Court Blocks Stop-Frisk Ruling, Removes ‘Biased’ Judge

NEW YORK (AP/Hamodia) -

A federal appeals court on Thursday blocked a judge’s order requiring changes to the New York Police Department’s stop-and-frisk program, and removed the judge from the case, agreeing with the Bloomberg administration that she had the appearance of partiality.

The 2nd U.S. Circuit Court of Appeals said the decisions of Judge Shira Scheindlin will be stayed pending the outcome of an appeal by the city.

The judge had ruled in August the city violated the Constitution in the way it carried out its program of stopping and questioning people. The city appealed her findings and her remedial orders, including a decision to assign a monitor to help the police department change its policy and training program associated with it.

The appeals court heard arguments Tuesday on the requested stay and said Wednesday that the judge needed to be removed from the case because she ran afoul of the code of conduct for U.S. judges.

They said that she compromised the need for a judge to avoid the appearance of partiality in part because of a series of media interviews and public statements in which she responded publicly to criticism of the court.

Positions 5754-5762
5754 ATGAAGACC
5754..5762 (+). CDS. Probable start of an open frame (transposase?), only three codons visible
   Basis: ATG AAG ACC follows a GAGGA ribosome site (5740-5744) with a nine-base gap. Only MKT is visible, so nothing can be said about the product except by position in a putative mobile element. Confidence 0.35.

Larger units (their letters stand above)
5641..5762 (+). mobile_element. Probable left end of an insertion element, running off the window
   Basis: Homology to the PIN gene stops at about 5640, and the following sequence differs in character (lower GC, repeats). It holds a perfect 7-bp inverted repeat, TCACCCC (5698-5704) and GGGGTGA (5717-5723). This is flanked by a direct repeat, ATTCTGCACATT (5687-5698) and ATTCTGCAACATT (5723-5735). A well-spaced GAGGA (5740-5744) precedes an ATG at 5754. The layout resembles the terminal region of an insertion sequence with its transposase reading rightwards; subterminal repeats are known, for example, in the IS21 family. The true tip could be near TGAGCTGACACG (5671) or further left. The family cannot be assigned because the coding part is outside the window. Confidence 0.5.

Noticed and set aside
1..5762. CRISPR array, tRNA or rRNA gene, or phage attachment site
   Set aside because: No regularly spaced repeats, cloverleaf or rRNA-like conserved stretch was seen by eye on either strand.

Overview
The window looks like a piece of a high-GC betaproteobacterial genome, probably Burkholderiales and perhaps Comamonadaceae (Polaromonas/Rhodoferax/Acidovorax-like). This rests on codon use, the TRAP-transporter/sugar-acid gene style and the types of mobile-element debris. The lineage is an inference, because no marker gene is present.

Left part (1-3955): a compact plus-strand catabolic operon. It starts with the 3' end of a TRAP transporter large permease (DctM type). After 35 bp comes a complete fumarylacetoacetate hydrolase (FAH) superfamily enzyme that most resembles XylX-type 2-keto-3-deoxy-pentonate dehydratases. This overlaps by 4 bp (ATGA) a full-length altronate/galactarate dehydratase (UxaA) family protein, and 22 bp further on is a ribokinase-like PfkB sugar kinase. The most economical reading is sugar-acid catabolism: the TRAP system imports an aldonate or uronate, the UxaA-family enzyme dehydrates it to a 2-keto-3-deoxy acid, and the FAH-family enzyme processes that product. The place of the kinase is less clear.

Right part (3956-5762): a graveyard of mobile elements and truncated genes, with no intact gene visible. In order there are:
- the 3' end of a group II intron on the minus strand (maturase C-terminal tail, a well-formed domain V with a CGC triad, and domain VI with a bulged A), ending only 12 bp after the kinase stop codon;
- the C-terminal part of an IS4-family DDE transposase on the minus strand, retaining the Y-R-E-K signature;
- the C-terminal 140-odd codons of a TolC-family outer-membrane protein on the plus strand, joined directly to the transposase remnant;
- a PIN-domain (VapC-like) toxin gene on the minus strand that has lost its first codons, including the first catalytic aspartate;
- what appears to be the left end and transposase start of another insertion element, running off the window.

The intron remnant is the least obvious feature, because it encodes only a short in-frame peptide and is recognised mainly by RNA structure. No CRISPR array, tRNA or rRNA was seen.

The judge had ruled that police officers violated the civil rights of tens of thousands of people by wrongly targeting black and Hispanic men with the stop-and-frisk program. She appointed an outside monitor to oversee major changes, including reforms in policies, training and supervision, and she ordered a pilot program to test cameras worn on the body in some precincts where most stops occur.

Democratic candidate Bill de Blasio, who is leading in polls, has sharply criticized and promised to reform the NYPD’s stop-and-frisk technique, saying it unfairly targets minorities. He said he was “extremely disappointed” in Thursday’s decision.

“We have to end the overuse of stop-and-frisk, and any delay only means a continued and unnecessary rift between our police and the people they protect,” he said in a statement.

However, Republican Joe Lhota praised the ruling in a statement beginning with the word, “Bravo!”

“As I have said all along, Judge Scheindlin’s biased conduct corrupted the case and her decision was not based on the facts,” he said. “…This was a critical first step toward uncuffing the NYPD, but we cannot stop here. The next mayor absolutely must continue this appeal.”

Stop-and-frisk has been around for decades in some form, but recorded stops under the administration of independent Mayor Michael Bloomberg increased dramatically in 2011 to an all-time high of 684,330, mostly black and Hispanic men. A lawsuit was filed in 2004 by four men, all minorities, and became a class-action case.

Supporters of the program say the changes would lower police morale but not crime, waste money, and fail to solve the broader problem of a police force under pressure after shrinking by thousands of officers during the last decade.

The reason so many members of minority groups were stopped was because police focused on high-crime areas, which happen to be minority neighborhoods.